We tested the hypothesis that employees are willing to maintain their motivation when their work is relationally designed to provide opportunities for respectful contact with the beneficiaries of their efforts. In Experiment 1, a longitudinal field experiment in a fundraising organization, callers in an intervention group briefly interacted with a beneficiary; callers in two control groups read a letter from the beneficiary and discussed it amongst themselves or had no exposure to him. One month later, the intervention group displayed significantly greater persistence and job performance than the control groups. The intervention group increased significantly in persistence (142% more phone time) and job performance (171% more money raised); the control groups did not. Experiments 2 and 3 used a laboratory editing task to examine mediating mechanisms and boundary conditions. In Experiment 2, respectful contact with beneficiaries increased persistence, mediated by perceived impact. In Experiment 3, mere contact with beneficiaries and task significance interacted to increase persistence, mediated by affective commitment to beneficiaries. Implications for job design and work motivation are discussed.
|Original language||English (US)|
|Number of pages||15|
|Journal||Organizational Behavior and Human Decision Processes|
|State||Published - May 2007|
Bibliographical noteFunding Information:
This research was supported in part by a Grant to the first author from the National Science Foundation and the American Psychological Association Early Research Award to the first author. For helpful feedback on previous drafts, we are grateful to Associate Editor Jerald Greenberg, three anonymous reviewers, Jane Dutton, Fiona Lee, Andy Molinsky, Rick Price, Lilach Sagiv, Margaret Shih, and Allison Sweet. We also appreciate comments on presentations from Sue Ashford, Ruth Blatt, Tom Britt, Kim Cameron, Marlys Christianson, Kathryn Dekas, Noah Eisenkraft, Dan Gruber, Emily Heaphy, Mike Pratt, Ryan Quinn, Brent Rosso, Vera Sacharin, Scott Sonenshein, Gretchen Spreitzer, John Paul Stephens, Kathie Sutcliffe, Jen Tosti, Wendy Treynor, and Amy Wrzesniewski. For assistance in study designs and data collection, we thank Charlotte Burns, Andy and Stephen Bush, Wes Clark, Will Fogel, Howard Heevner, Alex Jaffe, Emily Kidston, Jordan Powell, Karen Zynda, and members of the Impact Lab, the May Meaning Meeting, and the Michigan Organizational Psychology and Management and Organizations Brown Bags.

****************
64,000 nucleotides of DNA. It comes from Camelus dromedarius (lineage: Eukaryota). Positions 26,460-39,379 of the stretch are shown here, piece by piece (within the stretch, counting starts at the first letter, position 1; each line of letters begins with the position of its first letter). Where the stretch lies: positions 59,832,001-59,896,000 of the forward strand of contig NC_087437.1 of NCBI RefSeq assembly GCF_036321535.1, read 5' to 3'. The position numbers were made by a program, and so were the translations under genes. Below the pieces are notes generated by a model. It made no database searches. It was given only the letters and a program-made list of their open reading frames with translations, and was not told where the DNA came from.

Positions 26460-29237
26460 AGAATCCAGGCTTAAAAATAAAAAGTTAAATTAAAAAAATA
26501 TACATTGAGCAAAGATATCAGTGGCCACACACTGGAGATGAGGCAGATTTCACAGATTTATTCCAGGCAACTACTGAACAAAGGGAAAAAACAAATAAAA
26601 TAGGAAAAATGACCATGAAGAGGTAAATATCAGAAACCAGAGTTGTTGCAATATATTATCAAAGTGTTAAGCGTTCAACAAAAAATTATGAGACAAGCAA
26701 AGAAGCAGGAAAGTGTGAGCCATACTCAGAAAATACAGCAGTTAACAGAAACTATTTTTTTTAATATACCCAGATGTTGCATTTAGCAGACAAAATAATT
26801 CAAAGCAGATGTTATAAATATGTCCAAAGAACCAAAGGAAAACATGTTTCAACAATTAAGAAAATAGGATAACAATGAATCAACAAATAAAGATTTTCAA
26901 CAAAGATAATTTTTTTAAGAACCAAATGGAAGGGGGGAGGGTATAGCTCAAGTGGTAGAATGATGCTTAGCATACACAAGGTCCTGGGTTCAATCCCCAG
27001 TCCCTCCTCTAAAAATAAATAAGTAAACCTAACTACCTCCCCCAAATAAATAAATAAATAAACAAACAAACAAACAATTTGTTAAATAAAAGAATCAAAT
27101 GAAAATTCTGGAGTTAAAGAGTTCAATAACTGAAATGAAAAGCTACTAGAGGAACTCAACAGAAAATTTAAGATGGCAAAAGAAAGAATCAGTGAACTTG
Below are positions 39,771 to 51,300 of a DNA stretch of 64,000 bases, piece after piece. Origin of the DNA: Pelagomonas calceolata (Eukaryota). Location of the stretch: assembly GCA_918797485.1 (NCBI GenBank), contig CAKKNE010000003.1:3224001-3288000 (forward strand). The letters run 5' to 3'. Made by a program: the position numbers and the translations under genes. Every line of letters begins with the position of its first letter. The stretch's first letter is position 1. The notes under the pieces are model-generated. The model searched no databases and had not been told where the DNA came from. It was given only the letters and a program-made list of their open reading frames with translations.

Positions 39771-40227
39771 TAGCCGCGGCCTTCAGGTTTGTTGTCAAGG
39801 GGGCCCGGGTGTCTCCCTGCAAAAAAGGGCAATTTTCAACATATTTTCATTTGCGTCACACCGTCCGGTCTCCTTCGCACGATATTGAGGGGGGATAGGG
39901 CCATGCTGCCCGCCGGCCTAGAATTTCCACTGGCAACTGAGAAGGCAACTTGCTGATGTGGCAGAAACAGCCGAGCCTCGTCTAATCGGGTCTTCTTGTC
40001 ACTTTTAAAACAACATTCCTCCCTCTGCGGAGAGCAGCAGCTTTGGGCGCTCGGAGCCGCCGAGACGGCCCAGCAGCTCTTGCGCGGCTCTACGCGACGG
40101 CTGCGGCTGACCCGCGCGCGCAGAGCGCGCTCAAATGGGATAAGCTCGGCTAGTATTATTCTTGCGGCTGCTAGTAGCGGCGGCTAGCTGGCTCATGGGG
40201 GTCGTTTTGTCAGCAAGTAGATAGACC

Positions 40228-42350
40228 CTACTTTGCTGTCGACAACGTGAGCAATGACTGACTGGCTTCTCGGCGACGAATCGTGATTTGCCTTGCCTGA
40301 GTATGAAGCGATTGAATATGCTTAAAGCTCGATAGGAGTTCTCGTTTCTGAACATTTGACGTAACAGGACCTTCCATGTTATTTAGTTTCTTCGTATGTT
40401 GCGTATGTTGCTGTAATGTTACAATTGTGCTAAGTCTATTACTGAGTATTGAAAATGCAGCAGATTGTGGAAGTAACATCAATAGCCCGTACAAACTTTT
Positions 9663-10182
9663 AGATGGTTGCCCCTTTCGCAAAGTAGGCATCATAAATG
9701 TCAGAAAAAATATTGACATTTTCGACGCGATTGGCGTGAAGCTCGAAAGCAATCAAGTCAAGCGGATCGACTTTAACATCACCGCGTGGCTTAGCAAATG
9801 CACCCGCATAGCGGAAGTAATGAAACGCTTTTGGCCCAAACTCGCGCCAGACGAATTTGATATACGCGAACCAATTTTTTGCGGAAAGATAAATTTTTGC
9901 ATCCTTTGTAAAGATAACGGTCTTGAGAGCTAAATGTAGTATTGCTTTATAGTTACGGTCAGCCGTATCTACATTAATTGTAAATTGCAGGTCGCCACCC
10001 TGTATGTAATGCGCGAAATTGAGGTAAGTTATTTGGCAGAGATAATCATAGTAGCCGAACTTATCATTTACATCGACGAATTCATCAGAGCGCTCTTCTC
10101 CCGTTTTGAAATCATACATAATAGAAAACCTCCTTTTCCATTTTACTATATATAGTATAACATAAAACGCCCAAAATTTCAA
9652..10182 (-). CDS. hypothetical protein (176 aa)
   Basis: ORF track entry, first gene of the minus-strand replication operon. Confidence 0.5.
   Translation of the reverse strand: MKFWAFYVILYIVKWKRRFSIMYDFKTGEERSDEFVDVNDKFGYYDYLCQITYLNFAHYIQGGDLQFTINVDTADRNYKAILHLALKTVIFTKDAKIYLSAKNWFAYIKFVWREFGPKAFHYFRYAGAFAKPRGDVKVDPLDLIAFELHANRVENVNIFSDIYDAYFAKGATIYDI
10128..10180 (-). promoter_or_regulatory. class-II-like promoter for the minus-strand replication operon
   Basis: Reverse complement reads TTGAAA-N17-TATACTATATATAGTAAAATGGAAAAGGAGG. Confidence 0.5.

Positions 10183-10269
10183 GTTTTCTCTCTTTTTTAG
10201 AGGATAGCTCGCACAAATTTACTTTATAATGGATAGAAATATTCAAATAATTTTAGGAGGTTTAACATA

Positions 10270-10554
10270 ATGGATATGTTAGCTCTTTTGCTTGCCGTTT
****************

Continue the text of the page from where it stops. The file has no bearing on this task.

Copyright 2007 Elsevier B.V., All rights reserved.
- Contact with beneficiaries
- Job design
- Relationships in organizations
- Work motivation and persistence